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Thank you for your input Alto.

Lot’s of food for thought.

Unfortunately/fortunately I have access to online libraries through university. This means instead of doing what I should be doing, I shall probably go digging for research articles/peer reviewed journals on experiments conducted on Zebra Danios this week :lol:
 
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In my humble experience when getting new fish the most important thing is for them to be placed in a suitable low stress environment. Low stress means everything, from perfect water quality, size tank, suitable tank mates(r(preferably none), high quality fish food, well fed fish with the appropriate water changes to compensate, etc..I normally keep them in quarantine 2 to 3 months in quarantine..to have enough time for them to settle really well so a second move isn't stressful. It is not unusual for me to do daily water changes for that period of time...This method has worked really well for me and I truly believe in daily water changes for newly bought fish...Fish tanks are full of germs, pathogenic and not pathogenic. It's all about boosting the fish's immune system which deals with them. Transported fish, fish in crowded LFS tanks with hands chasing fish all the time or kids pointing at the glass, etc... can be very stressed...

If one is to treat with anything, I recommend anti-parasitic meds such as flubendazole, as long as there are no snails/shrimp in the same tank. Fish can carry parasites without outward signs and these can be a trigger for secondary diseases once the fish is exposed to stress. I would now routinely treat new fish with flubendazole. If I don't quarantine, I'd treat the "display" tank with flubendazole when the new fish are added. I wouldn't treat with anything else routinely but I know flubendazole is very safe.

And third, but not last, pick your fish properly. I'd sometimes delay the purchase by a couple of weeks to check if the fish is still fine in the shop itself. If I am to buy straight away, I'd spend quite a bit observing them in the shop. My LFS normally also tells me how long they've been there so I get an idea whether to wait or not. They're honest that way, whether they got the fish the day before or two months prior. I have also deliberately gotten sick fish but I had the time and the spare tank to treat them and this can be quite a journey time wise, and money spent on meds, without guaranteed success. It is a very rewarding experience though because if you succeed, you give that fish a chance to live a long and normal life which it certainly wouldn't have gotten otherwise, and you develop a special relationship with that fish...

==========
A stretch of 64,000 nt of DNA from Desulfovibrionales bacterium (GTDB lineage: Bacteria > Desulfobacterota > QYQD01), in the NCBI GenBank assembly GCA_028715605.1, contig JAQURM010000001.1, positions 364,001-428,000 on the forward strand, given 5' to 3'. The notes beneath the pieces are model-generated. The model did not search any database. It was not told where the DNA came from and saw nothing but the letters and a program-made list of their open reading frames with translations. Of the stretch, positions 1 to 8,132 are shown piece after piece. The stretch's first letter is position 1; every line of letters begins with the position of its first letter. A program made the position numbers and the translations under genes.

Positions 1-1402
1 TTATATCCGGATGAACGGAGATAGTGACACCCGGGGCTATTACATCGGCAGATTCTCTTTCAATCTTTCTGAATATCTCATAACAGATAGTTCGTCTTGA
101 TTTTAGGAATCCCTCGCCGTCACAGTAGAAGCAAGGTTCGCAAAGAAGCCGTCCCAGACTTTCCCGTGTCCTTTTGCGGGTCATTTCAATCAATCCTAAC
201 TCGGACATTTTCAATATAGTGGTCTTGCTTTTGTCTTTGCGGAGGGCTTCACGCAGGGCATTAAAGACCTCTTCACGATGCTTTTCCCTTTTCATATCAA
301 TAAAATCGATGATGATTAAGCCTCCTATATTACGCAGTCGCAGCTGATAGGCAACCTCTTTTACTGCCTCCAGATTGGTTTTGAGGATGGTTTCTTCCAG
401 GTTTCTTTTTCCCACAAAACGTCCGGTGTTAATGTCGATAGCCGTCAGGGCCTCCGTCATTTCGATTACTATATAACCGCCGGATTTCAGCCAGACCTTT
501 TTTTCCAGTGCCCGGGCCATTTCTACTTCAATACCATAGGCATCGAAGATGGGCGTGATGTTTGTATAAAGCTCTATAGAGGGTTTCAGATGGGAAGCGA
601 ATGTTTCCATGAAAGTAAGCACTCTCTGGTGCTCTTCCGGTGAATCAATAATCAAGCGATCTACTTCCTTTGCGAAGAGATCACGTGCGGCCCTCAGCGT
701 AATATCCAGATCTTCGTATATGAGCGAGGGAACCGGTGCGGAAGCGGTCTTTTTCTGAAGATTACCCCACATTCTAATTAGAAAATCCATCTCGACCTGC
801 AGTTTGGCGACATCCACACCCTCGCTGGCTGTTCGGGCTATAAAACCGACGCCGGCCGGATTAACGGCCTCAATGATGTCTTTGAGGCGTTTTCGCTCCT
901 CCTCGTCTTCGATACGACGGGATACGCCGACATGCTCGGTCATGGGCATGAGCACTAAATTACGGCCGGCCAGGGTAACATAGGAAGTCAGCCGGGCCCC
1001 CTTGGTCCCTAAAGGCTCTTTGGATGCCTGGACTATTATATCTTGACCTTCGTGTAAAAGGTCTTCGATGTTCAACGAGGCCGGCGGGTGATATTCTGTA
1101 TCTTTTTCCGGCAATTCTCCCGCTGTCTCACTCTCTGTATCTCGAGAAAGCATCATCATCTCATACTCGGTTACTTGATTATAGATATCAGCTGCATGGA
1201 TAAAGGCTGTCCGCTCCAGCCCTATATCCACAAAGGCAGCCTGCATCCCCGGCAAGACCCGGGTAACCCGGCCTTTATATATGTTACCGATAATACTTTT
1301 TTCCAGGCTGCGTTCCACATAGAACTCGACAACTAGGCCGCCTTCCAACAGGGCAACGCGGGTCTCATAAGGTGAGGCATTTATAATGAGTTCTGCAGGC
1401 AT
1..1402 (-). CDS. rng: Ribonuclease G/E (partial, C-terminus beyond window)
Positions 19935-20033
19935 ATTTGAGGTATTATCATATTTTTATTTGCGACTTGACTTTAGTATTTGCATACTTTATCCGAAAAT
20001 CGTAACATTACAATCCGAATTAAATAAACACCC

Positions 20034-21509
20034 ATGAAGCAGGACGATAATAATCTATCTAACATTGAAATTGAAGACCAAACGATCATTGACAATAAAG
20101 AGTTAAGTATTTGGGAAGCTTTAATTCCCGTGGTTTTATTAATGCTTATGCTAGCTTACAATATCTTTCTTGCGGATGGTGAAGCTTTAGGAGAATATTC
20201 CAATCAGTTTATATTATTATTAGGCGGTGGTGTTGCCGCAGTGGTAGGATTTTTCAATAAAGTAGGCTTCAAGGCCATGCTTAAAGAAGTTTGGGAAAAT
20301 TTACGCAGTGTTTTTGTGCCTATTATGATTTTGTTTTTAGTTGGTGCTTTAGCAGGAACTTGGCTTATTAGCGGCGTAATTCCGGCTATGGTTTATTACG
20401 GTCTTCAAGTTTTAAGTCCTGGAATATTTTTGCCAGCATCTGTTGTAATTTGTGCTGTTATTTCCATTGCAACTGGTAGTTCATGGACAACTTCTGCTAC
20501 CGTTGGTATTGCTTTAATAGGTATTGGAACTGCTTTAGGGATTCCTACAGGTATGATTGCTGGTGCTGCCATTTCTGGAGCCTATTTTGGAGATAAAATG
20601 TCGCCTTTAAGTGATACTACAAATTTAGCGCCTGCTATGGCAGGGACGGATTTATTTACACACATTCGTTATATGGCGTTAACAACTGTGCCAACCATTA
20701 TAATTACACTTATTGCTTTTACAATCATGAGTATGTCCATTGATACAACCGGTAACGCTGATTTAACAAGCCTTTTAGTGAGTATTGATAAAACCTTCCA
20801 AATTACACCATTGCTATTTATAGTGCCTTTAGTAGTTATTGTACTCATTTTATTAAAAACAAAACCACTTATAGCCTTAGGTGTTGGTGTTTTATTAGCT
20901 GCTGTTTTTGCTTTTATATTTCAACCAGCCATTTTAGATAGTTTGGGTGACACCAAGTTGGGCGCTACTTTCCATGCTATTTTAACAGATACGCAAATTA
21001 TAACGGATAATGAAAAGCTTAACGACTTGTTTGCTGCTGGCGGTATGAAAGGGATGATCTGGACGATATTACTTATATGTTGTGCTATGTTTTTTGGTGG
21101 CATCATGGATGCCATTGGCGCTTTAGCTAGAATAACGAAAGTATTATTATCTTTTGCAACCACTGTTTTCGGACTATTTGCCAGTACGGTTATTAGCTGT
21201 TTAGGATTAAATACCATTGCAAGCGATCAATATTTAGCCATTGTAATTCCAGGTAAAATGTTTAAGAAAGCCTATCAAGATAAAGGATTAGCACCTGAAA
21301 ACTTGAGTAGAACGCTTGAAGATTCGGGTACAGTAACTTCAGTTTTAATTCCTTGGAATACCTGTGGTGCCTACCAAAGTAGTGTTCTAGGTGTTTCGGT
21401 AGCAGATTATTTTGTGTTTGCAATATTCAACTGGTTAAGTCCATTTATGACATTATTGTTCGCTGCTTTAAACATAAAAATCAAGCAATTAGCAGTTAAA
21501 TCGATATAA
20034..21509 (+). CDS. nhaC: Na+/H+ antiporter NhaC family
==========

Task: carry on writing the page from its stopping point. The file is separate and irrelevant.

With the exception of highly contagious deadly diseases, I don't believe in bio-security for fish and I also don't believe in bio-security for humans either. Two same people can be exposed to the same thing and the one with the low immune system is the only one that will develop the sickness. Same goes for fish.Sickly people and sickly fish are individuals with stressed immune system. Eat bad, live bad, out of your own choice or not, and the diseases will follow early or later...The journey of having healthy fish is never over, regardless of the time one has had the fish for....One needs to provide a healthy lifestyle...
 

PARAGUAY

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Not trying to demonise the fish shop market either.



As Paraguay highlighted, shops would end up with as many quarantine tanks as display tanks if they went down this road....And also out of business I should imagine as this method is not scalable or profitable compared to large scale treatment dosing.
Well a lot of shops,although retail is tough, got through on recommendation and the fact they were well run by enthusiastic fishkeepers of course there is the added competion of the internet these days ,so its a hard sell for them now to compete on items what can be delivered cheaply next day, councils were more reasonable in the day with grants and rates
 

alto

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Unfortunately/fortunately I have access to online libraries through university. This means instead of doing what I should be doing, I shall probably go digging for research articles/peer reviewed journals on experiments conducted on Zebra Danios this week :lol:

You should be able to find discus and angelfish articles as well
- if you use specific disease/pathogen as Search term, that should pull up more specific articles

“zebra danio” “zebra fish”
or it’s common Latin names Brachydanio rerio, B frankei, Danio rerio
will likely put you in way deep :wideyed: :geek:

Veterinary research articles often require a log in, depending upon country/associations
 

Geoffrey Rea

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When I was a kid I used to get taken along by my father when he bought fish. This was either some small store off the beaten track or someone’s private fish room, usually a converted garage or something similar. The one part that sticks in my mind is just how passionate these breeders/ shop keepers were.
 

Geoffrey Rea

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You should be able to find discus and angelfish articles as well
- if you use specific disease/pathogen as Search term, that should pull up more specific articles

“zebra danio” “zebra fish”
or it’s common Latin names Brachydanio rerio, B frankei, Danio rerio
will likely put you in way deep :wideyed: :geek:

Veterinary research articles often require a log in, depending upon country/associations

Time for a deep dive then Alto. Knowledge awaits! :thumbup:
 

alto

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No idea, I’ve only seen a hardcover edition (& at that time it retailed ~$400 USD)

Not sure how the photo plates would show in a reduced cost paperback edition

Obviously current journal etc articles will be specialized, Noga is basic foundation

You should be able to find some decent summary articles ... then wend your way through the extensive references for followup reading :twisted: